Some kids continue to be their parents' pride and joy for years after they've flown the nest. But the pleasure parents can experience from a grown child's success cuts both ways, new research suggests.
WEST LAFAYETTE, Ind. -- There's nothing subtle about a Purdue basketball practice. The players wear shorts with the words "PLAY HARD" stitched across the rear. A clock hanging above the tunnel that leads off the court of Mackey Arena sits above a sign that reads, "Time to Play Hard." I watched Purdue go through a grueling for three hours Monday -- much longer than most teams practice this time of year. The workout was a blur of collisions, bumps and elbows.
Question: I purchased a home last December and qualified for a $7,500 first-time homebuyer's tax credit that I must repay. But I now see that the stimulus package is offering an $8,000 first-time homebuyer credit for purchases from January 1 through November 30, 2009 that doesn't have to be repaid. Will I still have to pay back the $7,500 even though I bought my house just two weeks before the beginning of this year? This sort of timing would be just my luck. --Jeremy, West Lafayette, Indiana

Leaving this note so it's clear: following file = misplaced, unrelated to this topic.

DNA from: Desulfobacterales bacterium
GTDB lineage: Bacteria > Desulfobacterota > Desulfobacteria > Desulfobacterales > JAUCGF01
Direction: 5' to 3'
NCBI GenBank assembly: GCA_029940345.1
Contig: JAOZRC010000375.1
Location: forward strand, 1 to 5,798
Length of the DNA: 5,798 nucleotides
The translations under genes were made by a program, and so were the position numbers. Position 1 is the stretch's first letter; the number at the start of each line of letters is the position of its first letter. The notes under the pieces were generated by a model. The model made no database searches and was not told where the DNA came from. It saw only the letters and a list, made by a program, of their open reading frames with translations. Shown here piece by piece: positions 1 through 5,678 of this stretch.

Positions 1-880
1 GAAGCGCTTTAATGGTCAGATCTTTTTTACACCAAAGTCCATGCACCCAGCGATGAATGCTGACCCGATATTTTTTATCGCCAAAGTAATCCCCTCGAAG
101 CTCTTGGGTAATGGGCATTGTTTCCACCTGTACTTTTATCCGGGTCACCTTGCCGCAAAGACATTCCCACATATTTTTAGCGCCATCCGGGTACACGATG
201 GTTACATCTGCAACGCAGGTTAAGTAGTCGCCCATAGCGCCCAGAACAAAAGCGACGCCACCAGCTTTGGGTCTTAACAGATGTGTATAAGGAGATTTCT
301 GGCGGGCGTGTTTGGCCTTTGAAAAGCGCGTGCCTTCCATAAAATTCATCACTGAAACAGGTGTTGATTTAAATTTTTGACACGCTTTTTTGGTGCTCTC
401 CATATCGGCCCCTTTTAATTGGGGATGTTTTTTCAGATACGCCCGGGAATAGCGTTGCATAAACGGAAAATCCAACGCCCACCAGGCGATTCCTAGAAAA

WEST LAFAYETTE, Ind. -- Each time the drill began, four Purdue players spread across the bottom of the lane with locked hands, as if they were readying for a game of Red Rover. Any resemblance to playground games vanished, though, when an assistant coach threw the ball out to the perimeter. This part of Tuesday's practice was called "No-Man's Land," and the locked-handed crew would release and close out hard on their defensive assignments, beginning brief sessions of 4-on-4 that were a competitive extension of the classic shell drill.